November 4, 2006
Marriage Amendments & Unintended Consequences
This is what makes lawyers great: creative arguments. The article begins:
Last year, an Ohio man accused of abusing his girlfriend tried a unique defense: He argued that the domestic violence law under which he was charged conflicted with a new constitutional amendment banning same-sex marriage and other relationships that sought to "approximate" marriage.
Michael Carswell's case wound its way through the legal system and is now before the Ohio Supreme Court. It has touched off similar challenges to domestic violence statutes in the state. Two appellate courts found that the constitutional amendment exempts unmarried couples from prosecution under domestic violence laws, but eight courts have ruled otherwise.
LA Times Op Ed on Military Commissions Act's Future
"Punting habeas Congress can't complain about activist judges when it knowingly passed a detainee law of questionable constitutionality." Who knows if this op-ed piece is right. As noted below, though, the challenges are underway. Here's to checks and balances!
Child Porn Statute Fails to Do Its Job
"Although the pornographic images were automatically saved to an internet cache file on the computer's hard drive, there is no evidence that Diodoro knew that the images were saved. Therefore, the issue is whether merely viewing child pornography on the internet without intentionally saving or downloading any of the images constitutes 'knowing possession' of child pornography under section 6312(d). We conclude that it does not." So ruled a Pennsylvania court interpreting what "possession" means in the age of computers. The opinion is here. The court expressed regret at the failure of the legislature to criminalize merely viewing such materials:
We note that it is well within the power of the legislature to criminalize the act of viewing child pornography on a website without saving the image. The language used in section 6712(d), however, is simply “possession.” Because this is a penal statute with an ambiguous term when it comes to computer technology, it must be construed strictly and in favor of the defendant. See 1 Pa.C.S.A. § 1928(b)(1). A defendant must have fair notice that his conduct is criminal. Because of the ambiguity, sufficient notice was not provided here. For this reason, we are constrained to reverse and leave it to the legislature to clarify the language if it intends to make the mere “viewing” of child pornography a crime.
Supreme Court Grants Cert in Sentencing Guidelines Case
The Court will interpret the new version of the Sentencing Guidelines, answering (one hopes) according to an article on scotusblog: "whether a criminal sentence that is within the federal guidelines is to be treated as reasonable, and thus valid. It also said it would rule on whether a sentence below the guideline range is reasonable. It accepted for review two cases on an issue that has led to a multitude of rulings in lower courts, producing a conflict at least on key aspects of that question." The article is here.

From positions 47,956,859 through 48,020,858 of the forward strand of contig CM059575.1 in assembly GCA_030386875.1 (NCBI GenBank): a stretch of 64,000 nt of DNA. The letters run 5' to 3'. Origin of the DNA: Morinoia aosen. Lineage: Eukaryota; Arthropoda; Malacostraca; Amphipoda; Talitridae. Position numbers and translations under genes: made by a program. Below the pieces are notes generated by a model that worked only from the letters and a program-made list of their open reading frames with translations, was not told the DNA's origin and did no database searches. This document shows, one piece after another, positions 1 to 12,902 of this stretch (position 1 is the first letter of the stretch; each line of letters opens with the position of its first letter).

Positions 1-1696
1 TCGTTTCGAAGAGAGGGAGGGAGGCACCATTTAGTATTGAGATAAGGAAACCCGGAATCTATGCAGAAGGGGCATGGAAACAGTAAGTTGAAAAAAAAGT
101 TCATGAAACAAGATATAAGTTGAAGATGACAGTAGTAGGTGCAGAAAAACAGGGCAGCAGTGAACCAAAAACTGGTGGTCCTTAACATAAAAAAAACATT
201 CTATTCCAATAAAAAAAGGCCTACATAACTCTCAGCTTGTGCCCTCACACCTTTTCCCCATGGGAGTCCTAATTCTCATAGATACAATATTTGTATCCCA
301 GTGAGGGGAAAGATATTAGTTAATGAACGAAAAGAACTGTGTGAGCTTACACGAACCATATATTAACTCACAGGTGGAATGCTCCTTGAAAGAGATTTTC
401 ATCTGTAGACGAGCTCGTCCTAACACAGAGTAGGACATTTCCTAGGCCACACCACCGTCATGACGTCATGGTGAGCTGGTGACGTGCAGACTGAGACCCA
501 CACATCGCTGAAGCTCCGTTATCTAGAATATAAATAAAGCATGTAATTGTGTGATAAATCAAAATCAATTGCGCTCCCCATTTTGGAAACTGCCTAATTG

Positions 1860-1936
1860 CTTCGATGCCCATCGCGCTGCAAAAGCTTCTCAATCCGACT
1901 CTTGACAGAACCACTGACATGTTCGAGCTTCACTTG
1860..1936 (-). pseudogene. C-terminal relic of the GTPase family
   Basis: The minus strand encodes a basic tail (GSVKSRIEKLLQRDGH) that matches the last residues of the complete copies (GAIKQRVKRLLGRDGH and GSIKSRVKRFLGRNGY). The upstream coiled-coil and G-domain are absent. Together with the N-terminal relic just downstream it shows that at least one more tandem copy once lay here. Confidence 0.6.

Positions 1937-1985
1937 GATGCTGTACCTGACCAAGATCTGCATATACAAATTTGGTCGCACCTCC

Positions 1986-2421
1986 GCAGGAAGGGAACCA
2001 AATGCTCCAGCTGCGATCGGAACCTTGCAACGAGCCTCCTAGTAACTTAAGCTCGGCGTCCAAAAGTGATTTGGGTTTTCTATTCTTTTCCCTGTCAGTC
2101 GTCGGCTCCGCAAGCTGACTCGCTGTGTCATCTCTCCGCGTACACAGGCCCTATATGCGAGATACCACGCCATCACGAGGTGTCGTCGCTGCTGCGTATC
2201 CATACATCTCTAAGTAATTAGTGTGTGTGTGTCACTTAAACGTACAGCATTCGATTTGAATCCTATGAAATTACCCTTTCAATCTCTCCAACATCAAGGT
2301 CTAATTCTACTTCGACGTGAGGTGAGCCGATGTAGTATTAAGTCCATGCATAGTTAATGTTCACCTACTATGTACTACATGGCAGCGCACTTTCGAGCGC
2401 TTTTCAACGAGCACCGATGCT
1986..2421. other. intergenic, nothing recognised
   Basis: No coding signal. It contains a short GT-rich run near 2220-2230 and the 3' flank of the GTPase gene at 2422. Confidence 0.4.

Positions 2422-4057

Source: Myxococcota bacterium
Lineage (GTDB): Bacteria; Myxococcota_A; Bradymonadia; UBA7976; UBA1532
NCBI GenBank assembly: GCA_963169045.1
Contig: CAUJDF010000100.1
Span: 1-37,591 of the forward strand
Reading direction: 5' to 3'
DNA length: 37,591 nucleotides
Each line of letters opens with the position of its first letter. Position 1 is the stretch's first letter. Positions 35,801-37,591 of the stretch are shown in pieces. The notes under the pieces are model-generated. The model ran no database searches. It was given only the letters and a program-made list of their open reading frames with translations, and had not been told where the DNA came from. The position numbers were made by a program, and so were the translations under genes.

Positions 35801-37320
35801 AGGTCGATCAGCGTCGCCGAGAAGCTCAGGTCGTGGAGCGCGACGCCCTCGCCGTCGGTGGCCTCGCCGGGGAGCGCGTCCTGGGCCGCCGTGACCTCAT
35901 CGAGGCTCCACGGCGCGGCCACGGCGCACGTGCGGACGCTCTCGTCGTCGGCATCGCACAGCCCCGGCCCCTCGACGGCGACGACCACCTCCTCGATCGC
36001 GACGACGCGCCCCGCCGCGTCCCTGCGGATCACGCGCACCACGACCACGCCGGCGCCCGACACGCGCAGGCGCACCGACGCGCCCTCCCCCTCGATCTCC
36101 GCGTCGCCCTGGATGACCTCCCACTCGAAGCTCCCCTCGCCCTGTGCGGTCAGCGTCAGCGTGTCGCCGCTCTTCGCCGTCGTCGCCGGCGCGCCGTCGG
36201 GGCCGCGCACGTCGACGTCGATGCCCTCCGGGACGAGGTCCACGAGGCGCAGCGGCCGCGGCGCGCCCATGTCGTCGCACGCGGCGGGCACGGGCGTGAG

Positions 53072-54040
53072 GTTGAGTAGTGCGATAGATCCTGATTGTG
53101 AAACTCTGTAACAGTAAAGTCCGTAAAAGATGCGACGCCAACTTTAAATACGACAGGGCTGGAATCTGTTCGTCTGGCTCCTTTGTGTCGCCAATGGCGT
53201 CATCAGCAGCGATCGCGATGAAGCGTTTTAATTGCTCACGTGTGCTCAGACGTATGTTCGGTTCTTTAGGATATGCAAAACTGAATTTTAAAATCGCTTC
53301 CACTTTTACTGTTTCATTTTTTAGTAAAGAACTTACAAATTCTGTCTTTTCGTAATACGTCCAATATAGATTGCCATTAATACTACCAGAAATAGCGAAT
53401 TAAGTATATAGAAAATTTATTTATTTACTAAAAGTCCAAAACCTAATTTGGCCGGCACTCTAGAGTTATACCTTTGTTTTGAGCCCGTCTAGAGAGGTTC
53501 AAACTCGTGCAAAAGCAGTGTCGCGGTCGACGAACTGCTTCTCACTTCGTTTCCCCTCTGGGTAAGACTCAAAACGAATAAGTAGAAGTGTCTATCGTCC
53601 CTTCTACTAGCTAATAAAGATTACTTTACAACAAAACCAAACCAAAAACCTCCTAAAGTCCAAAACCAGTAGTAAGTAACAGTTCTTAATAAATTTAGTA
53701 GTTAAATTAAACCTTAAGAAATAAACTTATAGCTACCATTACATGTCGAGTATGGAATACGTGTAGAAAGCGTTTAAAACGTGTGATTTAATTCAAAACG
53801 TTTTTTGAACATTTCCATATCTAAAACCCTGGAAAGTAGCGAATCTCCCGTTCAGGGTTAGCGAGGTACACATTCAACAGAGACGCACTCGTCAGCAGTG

November 3, 2006
When Does Limitations Run in False Arrest?
The Supreme Court on November 6 will hear a case, Wallace v. City of Chicago, involving the question of when limitations begins to run on a false arrest claim. You can read an interesting perspective on it here. The case below from the Seventh Circuit held that limitations runs upon arrest, as that's when the injury occurs.
This is a tough one. Ordinary limitations argument seem to suggest the Seventh Circuit was correct: injury occurs, and the improperly arrested defendant surely knows that, on the day of arrest. But, for policy reasons, do we really want to encourage civil suits (Wallace was a 1983 action) to be filed while the criminal process is pending? I am no Fifth Amendment expert, but this sounds like a procedural morass, and a rule that encourages litigation.
October 31, 2006
8th Circuit Affirms Injunction Against Enforcement of South Dakota Abortion Statute
The opinion is here.
Supreme Court Transcripts
Arguments from October 30 are here.
I moved here from Texas, where partisan mudslinging in judicial campaigns wasn't, despite what people think, common. Now I'm in Georgia. Read this for flavor of one of the nastiest races we've had. "Legislating from the bench" is one of the attacks.
I'm new to the state, but Hunstein is a good, fair judge, imho.
Wherever you are, and whatever your politics, vote.
CAFA not a Magnet
An interesting article on law.com about how state AGs aren't swarming to use the power granted by the Class Action Fairness Act to review settlements for abuse. The speculation is that AGs are influencing settlements informally.
October 30, 2006
Supreme Court to Take 35 USC 271(f) Case
A story on Reuters reports that the Supreme Court has granted cert in a case that will interpret 35 USC 271(f). My earlier post about the Federal Circuit's interpretations of that statute can be found here and the substantive one, here.
October 29, 2006
Ninth Circuit Decides Federal Labor Standards Act Case. The Ninth Circuit in Miller v. Farmers Ins. Exchange construed 29 C.F.R. § 541.203, which exempts insurance claims adjusters if they perform activities such as interviewing witnesses, making recommendations regarding coverage and value of claims, determining fault and negotiating settlements. There's an article about it here. The plaintiffs lost.
The New Jersey Gay Marriage Decision is Getting Attention. There's an interesting article over at Huffingtonpost.com.
Military Commissions Act v. U.S. Constitution. The Village Voice carries this thoughtful article, which has themes I've noted here.